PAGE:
Pete: "Again something written before Tommy had actually been formed as a total idea, and that particular song wasn’t about Tommy’s devotees at all. It was about the rabble in general, how we, myself as part of them, were not going to take fascism, were not going to take dreary, dying politics; were not going to take things the way they were, the way they always had been and that we were keen to change things." Another Pete explanation of the song: "They’ve paid their money and they’ve walked in the door thinking they’re going to get a shortcut to God-realization. [Tommy] starts to make the rules hard. He says ‘you can’t drink, you can’t smoke dope, you can’t do this, you can’t do that, you’ve got to play pinball, you’ve got to do it my way; if you don’t do it my way, you’re out.’ And he starts to get so tough that they rebel. ‘We don’t want your religion. What we want is a shortcut away from all our problems.’ That’s what they really want." Additional lyric lines: "You’re gonna do it my way or you won’t get home at all.. You won’t hear Uncle Ernie say ‘Let’s play pinball!’ You don’t have to take it but one in a million will."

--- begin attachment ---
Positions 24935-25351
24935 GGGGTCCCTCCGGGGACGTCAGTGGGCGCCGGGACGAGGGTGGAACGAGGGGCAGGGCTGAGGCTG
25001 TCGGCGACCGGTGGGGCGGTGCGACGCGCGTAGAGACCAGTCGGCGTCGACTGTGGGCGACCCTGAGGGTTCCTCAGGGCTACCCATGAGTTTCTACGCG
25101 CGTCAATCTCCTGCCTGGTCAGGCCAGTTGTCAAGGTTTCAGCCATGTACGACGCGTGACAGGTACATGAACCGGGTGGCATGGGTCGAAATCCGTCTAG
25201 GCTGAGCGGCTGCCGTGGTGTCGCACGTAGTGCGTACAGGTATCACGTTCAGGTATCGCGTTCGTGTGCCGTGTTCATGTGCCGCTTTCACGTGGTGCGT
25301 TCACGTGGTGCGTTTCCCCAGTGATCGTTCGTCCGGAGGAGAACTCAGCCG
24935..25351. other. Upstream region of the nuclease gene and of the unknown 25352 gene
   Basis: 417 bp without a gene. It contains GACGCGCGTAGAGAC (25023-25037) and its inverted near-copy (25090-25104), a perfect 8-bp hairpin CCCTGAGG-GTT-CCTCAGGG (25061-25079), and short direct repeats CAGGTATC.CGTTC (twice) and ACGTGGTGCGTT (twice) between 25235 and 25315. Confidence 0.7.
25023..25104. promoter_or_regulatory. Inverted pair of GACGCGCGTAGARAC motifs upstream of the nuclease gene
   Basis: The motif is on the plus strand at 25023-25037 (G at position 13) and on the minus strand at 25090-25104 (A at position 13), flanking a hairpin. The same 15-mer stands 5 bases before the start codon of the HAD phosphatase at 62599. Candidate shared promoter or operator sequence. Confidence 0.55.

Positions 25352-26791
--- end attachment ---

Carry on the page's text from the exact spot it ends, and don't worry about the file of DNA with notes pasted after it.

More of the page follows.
The finale, usually known as "See Me, Feel Me," was released as a single in the U.S. to capitalize on its appearance in the hit movie Woodstock. It hit the charts there September 23, 1970 and reached #12. It was released in the U.K. on October 10 but failed to chart. "See Me, Feel Me" constituted the last 3’22 of "We’re Not Gonna Take It." It appears in the single form on the CD The Who: The Ultimate Collection.